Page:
Our little Kate is in an I Want To Wear My Sisters' Clothes phase. She borrows Jenna's dresses and believes her sisters have better clothes than she does. She also has extremely particular requirements for whatever goes on her body e.g.
- There cannot be yokes, because the seam between the yoke and the skirt is scratchy and tight.
- The sleeves cannot be tight.
- The sleeves cannot be fancy.
- The dress cannot be too tight and cannot be too loose.
- The dress cannot be puffy in the wrong places.
- The fabric must be soft.
- There cannot be scratchy seams, tags, embellishments etc.
I sympathize to an extent because as a child, I was made to wear scratchy, cottony, lacy (i.e. scratchy) dresses, with matching lacy (i.e. scratchy) cuff socks and hard, patent-leather Mary Janes. My friends used to tell me I looked like a present, all wrapped up. Bah.
So now that I have my own children, I try not to make them look like wrapped gifts. And sometimes I let them pick fabric out at the store to be turned into dresses when I have the time. Which isn't often, I'll admit. I've discovered a wonderful rule-of-thumb that has done wonders for my sewing-for-children: if I don't want them to choose wrong fabrics for dresses, I must only let them browse the apparel fabric aisles. This conveniently rules out the fabrics that they adore because they are colorful (i.e. quilting cotton) but which they NEVER wear once they are actually made into dresses because they are too stiff, or fabrics that are pretty and sparkly (i.e. the special occasion satins, sheers and tulle) but which are only ever useful for Halloween costumes. Now, your children may be different from mine and may love their cotton dresses, so don't let me dissuade you from shopping in whichever aisles bring you success. My children, however, have tricked me so often with their fabric choices that I cannot afford to let my guard down.
Suspicious and unyielding as I am with fabric types, I am also very generous once my girls are correctly installed in the appropriate aisles. And by "generous", I mean "am okay with pink." Last month, in an attempt to cope with the neverending winter, we went summer fabric shopping at SR Harris, our lovely local fabric warehouse. Frantically ushering them past the home-dec and designer cotton aisles, while muttering, "Don't look! Not good cloth." I led them to the knit section and declared that they could pick stuff out for clothes. Unsurprisingly, everyone picked the gaudiest and most sparkly fabrics there were and asked for party dresses. Kate, especially, was very enthusiastic, citing the My Sisters Have Nicer Dresses claim to help in her bargaining. Some skillful expectation-management later, during which I discreetly tossed out a bolt of black powernet embossed with metallic rainbow letters and disco stars, Kate settled on this rose-pink frilled fabric, which finally became her dress yesterday.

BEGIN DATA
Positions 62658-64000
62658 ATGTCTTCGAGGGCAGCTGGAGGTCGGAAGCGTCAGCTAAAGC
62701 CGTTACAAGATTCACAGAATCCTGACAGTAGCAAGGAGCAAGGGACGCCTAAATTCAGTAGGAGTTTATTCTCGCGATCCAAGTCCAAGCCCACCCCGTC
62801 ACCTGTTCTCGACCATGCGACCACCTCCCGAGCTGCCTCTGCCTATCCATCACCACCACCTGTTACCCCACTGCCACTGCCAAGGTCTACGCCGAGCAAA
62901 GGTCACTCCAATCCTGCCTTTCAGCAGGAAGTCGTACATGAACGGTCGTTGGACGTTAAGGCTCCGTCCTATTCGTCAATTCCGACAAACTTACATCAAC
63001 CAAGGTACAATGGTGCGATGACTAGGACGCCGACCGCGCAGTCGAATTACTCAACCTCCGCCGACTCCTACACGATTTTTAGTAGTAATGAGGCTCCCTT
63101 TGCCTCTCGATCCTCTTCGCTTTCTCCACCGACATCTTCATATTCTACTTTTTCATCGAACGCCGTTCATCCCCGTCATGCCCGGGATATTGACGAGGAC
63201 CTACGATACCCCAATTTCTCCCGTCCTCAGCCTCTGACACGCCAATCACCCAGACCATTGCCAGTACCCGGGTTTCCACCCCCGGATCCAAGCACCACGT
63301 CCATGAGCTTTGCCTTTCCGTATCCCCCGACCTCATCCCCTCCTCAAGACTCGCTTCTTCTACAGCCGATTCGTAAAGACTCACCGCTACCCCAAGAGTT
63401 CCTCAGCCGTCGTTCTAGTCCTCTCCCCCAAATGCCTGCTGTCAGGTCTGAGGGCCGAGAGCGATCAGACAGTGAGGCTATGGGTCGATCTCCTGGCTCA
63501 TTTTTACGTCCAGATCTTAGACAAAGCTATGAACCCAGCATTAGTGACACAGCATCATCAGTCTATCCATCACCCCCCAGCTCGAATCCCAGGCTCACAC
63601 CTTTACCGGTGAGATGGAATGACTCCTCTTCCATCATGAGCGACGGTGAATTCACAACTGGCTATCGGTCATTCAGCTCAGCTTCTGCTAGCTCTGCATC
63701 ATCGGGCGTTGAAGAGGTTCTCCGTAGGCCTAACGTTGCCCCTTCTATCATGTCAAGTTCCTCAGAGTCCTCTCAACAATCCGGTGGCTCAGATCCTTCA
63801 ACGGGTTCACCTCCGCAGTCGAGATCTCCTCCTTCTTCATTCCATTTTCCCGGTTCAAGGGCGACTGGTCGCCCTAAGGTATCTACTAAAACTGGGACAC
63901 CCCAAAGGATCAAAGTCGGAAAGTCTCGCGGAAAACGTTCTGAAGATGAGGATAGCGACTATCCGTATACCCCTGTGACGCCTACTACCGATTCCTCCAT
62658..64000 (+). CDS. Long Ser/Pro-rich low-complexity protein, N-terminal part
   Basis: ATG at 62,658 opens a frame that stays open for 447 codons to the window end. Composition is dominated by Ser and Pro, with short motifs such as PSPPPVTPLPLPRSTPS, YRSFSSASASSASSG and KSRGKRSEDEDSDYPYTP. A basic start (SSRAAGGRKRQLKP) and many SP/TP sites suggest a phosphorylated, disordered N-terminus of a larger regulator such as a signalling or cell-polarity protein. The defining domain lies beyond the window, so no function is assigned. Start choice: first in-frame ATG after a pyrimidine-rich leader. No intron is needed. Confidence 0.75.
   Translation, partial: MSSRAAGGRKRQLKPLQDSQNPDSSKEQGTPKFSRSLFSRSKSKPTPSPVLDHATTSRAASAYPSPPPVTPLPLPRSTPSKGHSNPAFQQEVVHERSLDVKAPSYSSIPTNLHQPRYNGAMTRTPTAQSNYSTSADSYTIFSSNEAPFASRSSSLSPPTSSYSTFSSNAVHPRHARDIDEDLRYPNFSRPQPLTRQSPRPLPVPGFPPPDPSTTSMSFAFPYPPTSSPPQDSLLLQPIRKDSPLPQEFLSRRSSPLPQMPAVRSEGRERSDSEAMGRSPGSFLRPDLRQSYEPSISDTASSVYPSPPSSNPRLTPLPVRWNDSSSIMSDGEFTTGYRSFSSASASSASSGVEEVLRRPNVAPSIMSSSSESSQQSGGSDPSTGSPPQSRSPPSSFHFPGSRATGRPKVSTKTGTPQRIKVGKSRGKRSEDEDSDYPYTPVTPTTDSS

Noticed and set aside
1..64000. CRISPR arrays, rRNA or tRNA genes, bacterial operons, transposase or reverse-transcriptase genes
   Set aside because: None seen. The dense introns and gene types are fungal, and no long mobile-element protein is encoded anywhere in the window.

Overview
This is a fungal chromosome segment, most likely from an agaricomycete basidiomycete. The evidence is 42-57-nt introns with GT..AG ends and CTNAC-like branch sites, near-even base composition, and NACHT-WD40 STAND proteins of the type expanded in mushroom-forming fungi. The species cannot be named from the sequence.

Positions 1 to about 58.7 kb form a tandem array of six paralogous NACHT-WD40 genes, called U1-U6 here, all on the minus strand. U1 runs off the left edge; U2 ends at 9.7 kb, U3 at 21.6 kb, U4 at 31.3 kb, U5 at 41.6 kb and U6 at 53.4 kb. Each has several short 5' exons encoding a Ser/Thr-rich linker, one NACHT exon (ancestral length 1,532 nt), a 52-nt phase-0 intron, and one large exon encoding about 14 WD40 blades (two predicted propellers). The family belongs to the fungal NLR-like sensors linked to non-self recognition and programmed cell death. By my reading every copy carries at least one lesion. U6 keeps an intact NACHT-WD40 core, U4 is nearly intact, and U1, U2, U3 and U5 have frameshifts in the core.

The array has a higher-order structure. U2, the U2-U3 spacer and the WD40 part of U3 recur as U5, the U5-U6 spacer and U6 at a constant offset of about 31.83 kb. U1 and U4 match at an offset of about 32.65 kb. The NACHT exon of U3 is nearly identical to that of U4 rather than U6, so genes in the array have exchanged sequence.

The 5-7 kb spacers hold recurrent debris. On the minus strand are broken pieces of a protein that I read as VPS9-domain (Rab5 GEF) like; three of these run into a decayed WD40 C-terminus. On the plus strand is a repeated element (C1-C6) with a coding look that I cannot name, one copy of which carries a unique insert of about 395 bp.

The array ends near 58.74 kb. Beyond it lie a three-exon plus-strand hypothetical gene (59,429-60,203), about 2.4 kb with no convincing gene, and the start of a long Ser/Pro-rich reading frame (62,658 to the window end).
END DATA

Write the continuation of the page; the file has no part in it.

Very straightforward: it's an A-Line tank dress with bound armscyes. Textured fabrics are so wonderfully rich that I usually pick very simple styles and clean lines when I sew with them. That said, working with the fabric itself was a bit of an exercise in patience not only because the frills had to be matched at the seams like stripes but also because they were so fluid. I actually basted them down just to keep them from folding over themselves and getting cut badly.
Famous last words. The front neckline still lost a frill (note to self: do not perform layouts on finicky fabrics when half-asleep) and I had to manually graft one back on.
This fabric had to be lined, incidentally. I found an unmatching darker rose-red sparkly knit at a different store last weekend and made the dress reversible. I mean, if I'm going to line it, it might as well be a second dress, right? Works with bags, at any rate. And this way, Kate will now have two dresses.
Reversible meant doing a proper bias-bound armscye with the ends of the bias tape pre-connected rather than hideously overlapped or sewn into a seam.
It's a heavy dress, with those two layers of knit. Not floaty like cotton, but drapey and soft. And for that reason, I decided to use regular cotton bias tape instead of binding the armscyes with knit like I often do with my knit dresses. This way the straps don't stretch over time and sag the necklines.
It may not look it (because the fabric drapes so well), but I actually made it in Jenna's size because I didn't want any complaints of "too tight" and other such nonsense. Now, Kate doesn't look like a wrapped gift, but there is an air of pinata-ness about this dress that amuses me. Overall, I think it's pretty and I'm actually tempted to make one for myself just like it, but maybe in ocean tones. Anything to channel summer!